7. ^ "Department of Justice takes legal action to address pattern and practice of excessive force and violence at NYC jails on Rikers Island that violates the Constitutional Rights of young male inmates". www.justice.gov (Press release). December 18, 2014. Retrieved March 13, 2017.
  8. ^ Gonnerman, Jennifer (April 23, 2015). "Exclusive Video: Violence Inside Rikers". The New Yorker Videos. Archived from the original on April 23, 2015. Retrieved April 2, 2017.
  9. ^ Gonnerman, Jennifer (April 24, 2015). "Watch: explosive footage from inside Rikers jail shows guard beating teen accused of backpack theft". Democracy Now! (Interview). Interviewed by Amy Goodman. Retrieved April 2, 2017.
  10. ^ Dwyer, Jim (June 9, 2015). "A life that frayed as bail reform withered". New York Times. ISSN 0362-4331. Retrieved March 16, 2017.
  11. ^ a b c d Gonnerman, Jennifer (June 7, 2015). "Kalief Browder, 1993–2015". The New Yorker. ISSN 0028-792X. Retrieved March 13, 2017.
  12. ^ a b c d Gonnerman, Jennifer (June 2, 2016). "Kalief Browder learned how to commit suicide on Rikers". The New Yorker. Retrieved March 12, 2017.
  13. ^ Marti, Eduardo J. (June 18, 2015). "Essay on the death of Kalief Browder, a student at Bronx Community College". Inside Higher Ed. Retrieved March 12, 2017.
  14. ^ a b Pearce, Matt (June 7, 2015). "Kalief Browder, jailed for 3 years in N.Y. without a trial, commits suicide". Los Angeles Times. ISSN 0458-3035. Retrieved March 13, 2017.
  15. ^ Mathias, Christopher (June 23, 2015). "Here's Kalief Browder's heartbreaking research paper on solitary confinement". Huffington Post. Retrieved March 17, 2017.
  16. ^ Lewis, Taylor (June 24, 2015). "Kalief Browder penned essay on solitary confinement one month before committing suicide". Essence. Retrieved March 19, 2017.
  17. ^ a b Augustin, Camille (March 1, 2017). "Kalief Browder's siblings work to preserve his legacy". Vibe. Retrieved March 15, 2017.
  18. ^ Taylor, Marisa (June 11, 2015). "New Yorkers gather in vigil to honor Kalief Browder". Aljazeera.com. Retrieved March 17, 2017.
  19. ^ Gonzalez, Sarah (June 17, 2015). "Kalief Browder Laid to Rest". WNYC. Retrieved April 13, 2022.
  20. ^ Glum, Julia (June 27, 2015). "Kalief Browder protest at Rikers draws dozens of Police Officers, prison reform advocates". International Business Times. Retrieved March 17, 2017.
  21. ^ Kanno-Youngs, Zolan (August 11, 2015). "Protests echo across the country". USA Today. Retrieved March 16, 2017.
  22. ^ Holley, Peter (October 18, 2016). "Kalief Browder hanged himself after jail destroyed him. Then 'a broken heart' killed his mother". Washington Post. Retrieved March 16, 2017.
  23. ^ Gebreyes, Rahel (June 9, 2015). "Kalief Browder's lawyer Paul Prestia says incarceration was direct cause of client's suicide". Huffington Post. Retrieved January 3, 2016.
  24. ^ Hayes, Mike (February 17, 2017). "Kalief Browder's family was about to settle his lawsuit - now everything is on hold". BuzzFeed. Retrieved March 13, 2017.
  25. ^ Ford, Matt (June 18, 2015). "Justice Kennedy denounces solitary confinement". The Atlantic. Retrieved January 3, 2016.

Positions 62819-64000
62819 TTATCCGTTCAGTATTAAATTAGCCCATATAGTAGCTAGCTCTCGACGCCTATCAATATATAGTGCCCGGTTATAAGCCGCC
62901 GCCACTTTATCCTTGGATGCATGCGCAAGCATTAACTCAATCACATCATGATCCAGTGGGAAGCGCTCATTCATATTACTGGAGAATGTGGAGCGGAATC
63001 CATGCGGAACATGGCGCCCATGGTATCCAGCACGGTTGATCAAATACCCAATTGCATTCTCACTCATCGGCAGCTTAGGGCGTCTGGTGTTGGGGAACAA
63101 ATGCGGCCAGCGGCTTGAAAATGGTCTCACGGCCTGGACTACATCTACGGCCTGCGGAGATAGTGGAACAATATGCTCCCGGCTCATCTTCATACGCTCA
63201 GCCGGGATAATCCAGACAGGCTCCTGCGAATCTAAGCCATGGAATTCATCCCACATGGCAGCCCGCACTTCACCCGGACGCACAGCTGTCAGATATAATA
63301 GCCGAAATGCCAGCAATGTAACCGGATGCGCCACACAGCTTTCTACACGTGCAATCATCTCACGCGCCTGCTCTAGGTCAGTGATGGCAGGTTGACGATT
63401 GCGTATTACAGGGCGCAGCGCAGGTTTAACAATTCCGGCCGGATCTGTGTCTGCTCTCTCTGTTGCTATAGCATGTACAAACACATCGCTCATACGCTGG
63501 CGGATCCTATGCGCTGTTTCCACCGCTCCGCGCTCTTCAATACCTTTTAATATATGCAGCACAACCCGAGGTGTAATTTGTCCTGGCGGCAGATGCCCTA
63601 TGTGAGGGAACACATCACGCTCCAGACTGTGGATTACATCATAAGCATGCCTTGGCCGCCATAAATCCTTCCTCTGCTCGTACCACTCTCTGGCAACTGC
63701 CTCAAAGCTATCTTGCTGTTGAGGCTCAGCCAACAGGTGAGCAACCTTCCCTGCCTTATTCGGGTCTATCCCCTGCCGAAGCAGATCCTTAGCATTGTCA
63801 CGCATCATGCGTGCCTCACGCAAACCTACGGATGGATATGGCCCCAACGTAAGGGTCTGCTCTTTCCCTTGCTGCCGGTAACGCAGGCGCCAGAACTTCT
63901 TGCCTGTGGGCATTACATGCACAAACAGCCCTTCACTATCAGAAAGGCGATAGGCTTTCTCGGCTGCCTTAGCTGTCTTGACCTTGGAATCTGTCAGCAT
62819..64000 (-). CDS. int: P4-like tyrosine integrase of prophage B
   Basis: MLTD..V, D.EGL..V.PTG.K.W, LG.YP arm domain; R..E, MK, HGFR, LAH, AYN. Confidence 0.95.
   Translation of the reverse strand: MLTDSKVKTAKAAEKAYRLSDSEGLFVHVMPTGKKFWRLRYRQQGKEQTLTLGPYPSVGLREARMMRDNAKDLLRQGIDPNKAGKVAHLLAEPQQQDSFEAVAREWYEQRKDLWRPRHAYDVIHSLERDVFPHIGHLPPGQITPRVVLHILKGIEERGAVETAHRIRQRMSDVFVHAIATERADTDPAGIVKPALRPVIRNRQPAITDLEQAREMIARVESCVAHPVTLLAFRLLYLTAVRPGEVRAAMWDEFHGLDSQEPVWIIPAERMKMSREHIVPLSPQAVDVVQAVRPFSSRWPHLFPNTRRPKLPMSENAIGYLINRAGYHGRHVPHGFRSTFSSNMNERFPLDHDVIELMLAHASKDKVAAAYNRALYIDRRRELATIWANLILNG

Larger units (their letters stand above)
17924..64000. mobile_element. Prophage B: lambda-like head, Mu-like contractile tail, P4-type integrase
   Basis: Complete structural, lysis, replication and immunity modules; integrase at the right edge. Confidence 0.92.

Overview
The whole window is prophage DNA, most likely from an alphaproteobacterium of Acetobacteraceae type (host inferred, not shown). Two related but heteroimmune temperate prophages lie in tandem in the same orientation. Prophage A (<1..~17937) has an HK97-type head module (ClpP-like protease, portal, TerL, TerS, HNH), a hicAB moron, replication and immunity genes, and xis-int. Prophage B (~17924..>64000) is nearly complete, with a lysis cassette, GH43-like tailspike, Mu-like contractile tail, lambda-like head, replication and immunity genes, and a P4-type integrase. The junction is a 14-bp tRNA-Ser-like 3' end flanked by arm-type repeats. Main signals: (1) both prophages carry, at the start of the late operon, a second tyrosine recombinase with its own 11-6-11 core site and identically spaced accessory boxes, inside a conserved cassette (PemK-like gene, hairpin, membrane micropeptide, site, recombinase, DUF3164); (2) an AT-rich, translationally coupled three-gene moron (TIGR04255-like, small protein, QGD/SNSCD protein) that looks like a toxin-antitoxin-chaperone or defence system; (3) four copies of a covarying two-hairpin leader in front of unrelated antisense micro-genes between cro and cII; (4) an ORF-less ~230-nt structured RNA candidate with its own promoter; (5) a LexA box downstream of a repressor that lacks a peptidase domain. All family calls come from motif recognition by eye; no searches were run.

26. ^ "Syllabus: David, acting warden v. Ayala" (PDF). Supreme Court of the United States. June 18, 2015. pp. 35–36. Retrieved March 19, 2017.
  27. ^ "Conyers and Jackson Lee Unveil Package of Legislation to Reform Policing Practices and Youth Incarceration". Committee on the Judiciary – Democrats (Press release). July 22, 2015. Retrieved March 17, 2017.
  28. ^ "H.R.3155 - Kalief's Law". United States Congress. September 8, 2015. Retrieved March 17, 2017.
  29. ^ Wagner, Laura (January 25, 2016). "Obama Bans Solitary Confinement For Juveniles In Federal Prisons". NPR. Retrieved March 7, 2017.
  30. ^ Obama, Barack (January 25, 2016). "Barack Obama: Why we must rethink solitary confinement". The Washington Post. Retrieved March 7, 2017.
  31. ^ Ponte, Joseph (October 11, 2016). "Leading the Way on Ending Punitive Segregation". Gotham Gazette. Retrieved March 16, 2017.
  32. ^ Donaghey, River (October 11, 2016). "New York City Is Finally Done Sending Teens to Solitary". Vice.com. Retrieved March 17, 2017.
  33. ^ Kreps, Daniel (April 1, 2017). "Jay Z Applauds New York Mayor's Promise to Close Rikers Island". Rolling Stone. Retrieved April 2, 2017.
  34. ^ Goodman, J. David (March 31, 2017). "Mayor Backs Plan to Close Rikers and Open Jails Elsewhere". The New York Times. ISSN 0362-4331. Retrieved April 2, 2017.
  35. ^ Trotta, Daniel (October 18, 2019). "New York city council votes to close infamous Rikers Island jails". Reuters. Retrieved October 18, 2019.
  36. ^ "NYC Lawmakers Approve Plan to Close Rikers Island by 2026". NBC New York. October 17, 2019. Retrieved October 18, 2019.
  37. ^ McKinley, Jesse (April 10, 2017). "'Raise the Age', Now Law in New York, Is Still a Subject of Debate". The New York Times. ISSN 0362-4331. Retrieved April 21, 2017.
  38. ^ "Kalief Browder Story (part one)". ABC. Retrieved March 17, 2017.
  39. ^ Traister, Rebecca (September 20, 2016). "Ava DuVernay on Hollywood racism, modern day slavery, and why she's still an optimist". New York magazine. Retrieved March 7, 2017.
  40. ^ Grow, Kory (December 15, 2016). "Watch harrowing trailer for "Time: the Kalief Browder story"". Rolling Stone. Retrieved March 17, 2017.
  41. ^ Augustin, Camille (October 6, 2016). "Jay Z shares the story of the day he met Kalief Browder". Vibe. Retrieved March 17, 2017.
  42. ^ Augustin, Camille (June 13, 2015). "John Legend writes pensive letter on death of Kalief Browder". Vibe. Retrieved March 17, 2017.
  43. ^ "John Oliver on US bail: 'Arbitrary, destructive and criminalizes poverty'". the Guardian. October 31, 2022. Retrieved November 22, 2022.
  44. ^ McKinley, Jessica (May 25, 2017). "Bronx Residents Honor Kalief Browder's Life & Legacy With Renamed Street". Vibe. ISSN 1070-4701. Retrieved May 25, 2017.

External links[edit]